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Sparkle Power's 250W ATX12V 80 Plus SPI250EP

March 21, 2008 by  href="mailto:[email protected]">Mike
Chin

>
Product
Sparkle SPI250EP

250W ATX12V Power Supply
Manufacturer
href="http://www.sparklepower.com/" target="_blank">Sparkle
Power International
Market Price
???

The SPI250EP appears at first glance to be a throwback to computer technology nearly a decade ago. What's a measly 250W-rated, generic-looking ATX12V power supply doing in a website for PC enthusiasts in 2008? Look more closely and you'll see the number "80" that's part of the 80 Plus logo, which identifies the product as a modern power supply >80% efficient at all loads from 20% of rated power all the way to full power.



250W rating and 80 Plus
tag make this ATX12V PSU unusual for 2008.

Most SPCR readers know about 80 Plus. In fact, an article about 80 Plus was posted on the front page just days ago. There are hundreds of 80 Plus approved, high efficiency power supplies. What makes this one special?

The vast majority of 80 Plus approved PSUs are rated for 300W or higher, the mean being somewhere over the 400W mark. This is significant if you're trying to achieve the lowest power consumption with very low power computer components: You're most concerned about the efficiency at 20% load.

A 400W 80 Plus power supply is assured to reach 80% efficiency from 80W (which is 20% of 400W) on up. What if your system only draws 30W? Chances are, that 400W PSU will do no better than perhaps 50~60% efficiency at this low output.

The efficiency vs power load plot of any PSU is a bell curve, similar to the efficiency curve of most machines. The highest efficiency is found typically at 50~75% of rated power. At maximum power, rising temperature makes efficiency sag, and as the load is reduced, the efficiency sags because the components and circuits are optimized for higher loads.

A 250W 80 Plus power supply is assured to have >80% efficiency down to 50W, compared 80W for a 400W model. This is the crux of our interest in the SPI250EP: It is the lowest rated ATX12V PSU on the 80 Plus approved list. We can hope that its efficiency doesn't fall off too fast below 50W.



Note expanded and limited vertical scale. The graph shows the relative efficiency difference at lower power for two PSUs that achieve the same maximum efficiency.

Are there many systems today that have <50W power demand?

There is a surprising high number of commercially available PCs that qualify as "Category A" desktops under the Energy Star Computer Specification v.4. There are 127 Category A models, defined as PCs that idle at 50W AC or lower, on Energy Star's Computers Product List - Desktops & Integrated Computers dated Feb 28, 2008. Based on what we know about a computer's power consumption patterns, when pushed to full load under real applications, most of these machines will demand no more than about 2.5X the idle power, which means ~125W peak. Apply the typical AC/DC conversion loss, and we're probably looking at peak power demand of perhaps 100W in DC.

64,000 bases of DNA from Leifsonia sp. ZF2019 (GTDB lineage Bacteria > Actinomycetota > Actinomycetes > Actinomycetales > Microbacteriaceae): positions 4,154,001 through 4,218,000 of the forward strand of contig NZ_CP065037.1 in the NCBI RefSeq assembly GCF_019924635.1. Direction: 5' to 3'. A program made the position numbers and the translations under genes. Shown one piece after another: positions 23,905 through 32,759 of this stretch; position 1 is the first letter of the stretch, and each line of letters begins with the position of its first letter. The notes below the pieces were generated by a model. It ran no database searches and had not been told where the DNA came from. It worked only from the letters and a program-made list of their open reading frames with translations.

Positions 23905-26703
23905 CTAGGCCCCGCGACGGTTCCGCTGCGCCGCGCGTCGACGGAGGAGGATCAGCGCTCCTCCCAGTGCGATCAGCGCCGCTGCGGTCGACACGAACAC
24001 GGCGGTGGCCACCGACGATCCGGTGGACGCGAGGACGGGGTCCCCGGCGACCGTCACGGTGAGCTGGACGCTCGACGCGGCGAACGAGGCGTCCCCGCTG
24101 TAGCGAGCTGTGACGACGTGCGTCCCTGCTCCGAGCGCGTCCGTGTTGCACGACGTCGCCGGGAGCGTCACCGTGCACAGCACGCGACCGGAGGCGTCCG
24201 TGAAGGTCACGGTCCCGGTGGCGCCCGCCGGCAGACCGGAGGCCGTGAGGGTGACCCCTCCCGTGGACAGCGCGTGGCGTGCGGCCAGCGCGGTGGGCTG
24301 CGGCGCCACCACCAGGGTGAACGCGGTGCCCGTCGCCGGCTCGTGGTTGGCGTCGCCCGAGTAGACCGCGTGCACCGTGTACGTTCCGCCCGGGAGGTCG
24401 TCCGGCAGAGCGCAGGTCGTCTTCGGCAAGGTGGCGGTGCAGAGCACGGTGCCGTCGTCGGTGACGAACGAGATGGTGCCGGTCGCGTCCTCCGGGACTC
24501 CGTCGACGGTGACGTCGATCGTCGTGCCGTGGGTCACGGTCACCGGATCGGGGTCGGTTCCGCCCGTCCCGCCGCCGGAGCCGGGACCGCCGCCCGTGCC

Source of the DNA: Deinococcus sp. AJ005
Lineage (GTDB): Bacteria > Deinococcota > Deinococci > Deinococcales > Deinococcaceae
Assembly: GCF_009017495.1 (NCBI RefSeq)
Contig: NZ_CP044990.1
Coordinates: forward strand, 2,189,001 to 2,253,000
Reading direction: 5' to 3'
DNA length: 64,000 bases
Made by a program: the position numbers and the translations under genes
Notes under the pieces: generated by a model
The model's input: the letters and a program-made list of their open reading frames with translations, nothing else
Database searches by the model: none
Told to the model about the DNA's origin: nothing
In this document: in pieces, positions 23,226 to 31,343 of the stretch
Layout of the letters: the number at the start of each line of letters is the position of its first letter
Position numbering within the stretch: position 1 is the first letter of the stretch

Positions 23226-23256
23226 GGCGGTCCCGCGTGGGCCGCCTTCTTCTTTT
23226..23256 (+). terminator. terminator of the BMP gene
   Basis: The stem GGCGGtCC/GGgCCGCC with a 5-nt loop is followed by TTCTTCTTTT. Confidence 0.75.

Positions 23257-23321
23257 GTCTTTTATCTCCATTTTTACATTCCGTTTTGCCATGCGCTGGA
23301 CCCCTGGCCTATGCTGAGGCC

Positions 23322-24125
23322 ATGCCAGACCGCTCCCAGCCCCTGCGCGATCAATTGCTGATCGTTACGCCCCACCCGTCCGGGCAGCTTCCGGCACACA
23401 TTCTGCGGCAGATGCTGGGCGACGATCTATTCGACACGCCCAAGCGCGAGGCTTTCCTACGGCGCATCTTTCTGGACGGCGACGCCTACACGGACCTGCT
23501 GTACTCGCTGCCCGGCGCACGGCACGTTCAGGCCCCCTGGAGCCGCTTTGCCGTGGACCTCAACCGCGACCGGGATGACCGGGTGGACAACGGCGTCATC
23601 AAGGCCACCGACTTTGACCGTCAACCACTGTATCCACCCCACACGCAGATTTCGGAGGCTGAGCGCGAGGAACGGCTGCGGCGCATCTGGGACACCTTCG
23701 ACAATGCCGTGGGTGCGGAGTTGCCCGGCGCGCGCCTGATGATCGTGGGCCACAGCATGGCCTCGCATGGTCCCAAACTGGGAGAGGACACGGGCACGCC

For the do-it-yourselfer, the number of component options for assembling low power systems is not small, and it's growing. Very low power CPUs that idle at just a few watts and max out at under 30W are available from from AMD, Intel and VIA. Motherboards with excellent integrated graphics for 2D work are both inexpensive and energy efficient. Even 3D performance is not bad with the latest chipsets such as the AMD 780G. A 2.5" mobile SATA hard drive of >300GB capacity that draws no more than a watt or two can easily take the place of the 7~12W 3.5" desktop drive. Basically, these are the same components used in some of the very low power Energy Star Category A commercial systems. The single biggest power bottleneck in such systems is usually the power supply, where upwards of 50% of incoming AC power can be lost, due low efficiency at such low output loads.

The unusual picoPSU with a high efficiency AC/DC power adapter has been the power supply of choice among ultra low power, silent system builders, as it can maintain nearly 80% efficiency even down to 20W loads. But it's not cheap and it has limitations, the biggest one being the difficulty of sourcing good AC/12VDC adapters rated for more than ~120W (if you want any headroom).

We recently identified and reviewed another Sparkle, the 80 Plus approved 220W SPI220LE, as a possible option for a high efficiency low power PSU. While not quite the equal of the picoPSU, it achieved 73% efficiency down to 20W and 78% at 30W, but its Flex ATX form factor makes it difficult for most DIYers to use.



So what are the main facts about this 250W PSU?

cellspacing="1" width="500">
Sparkle Power SPI250EP
Feature Highlights
(from href="http://www.sparklepower.com/proPCPS_80Plus.html"
target="_blank">Sparkle spec sheet)
FEATURE
& BRIEF
Our Comment
ATX12V compliant.
Which version? Substantial differences between versions! Active Power Factor Correction (PFC) Required for 80 Plus.
RoHS compliant
Required for sale in the EU Output over voltage, short circuit, and over current protection Standard
and required.
The reason for our interest Approved by UL, CSA, TUV, NEMKO, CE
Standard. Universal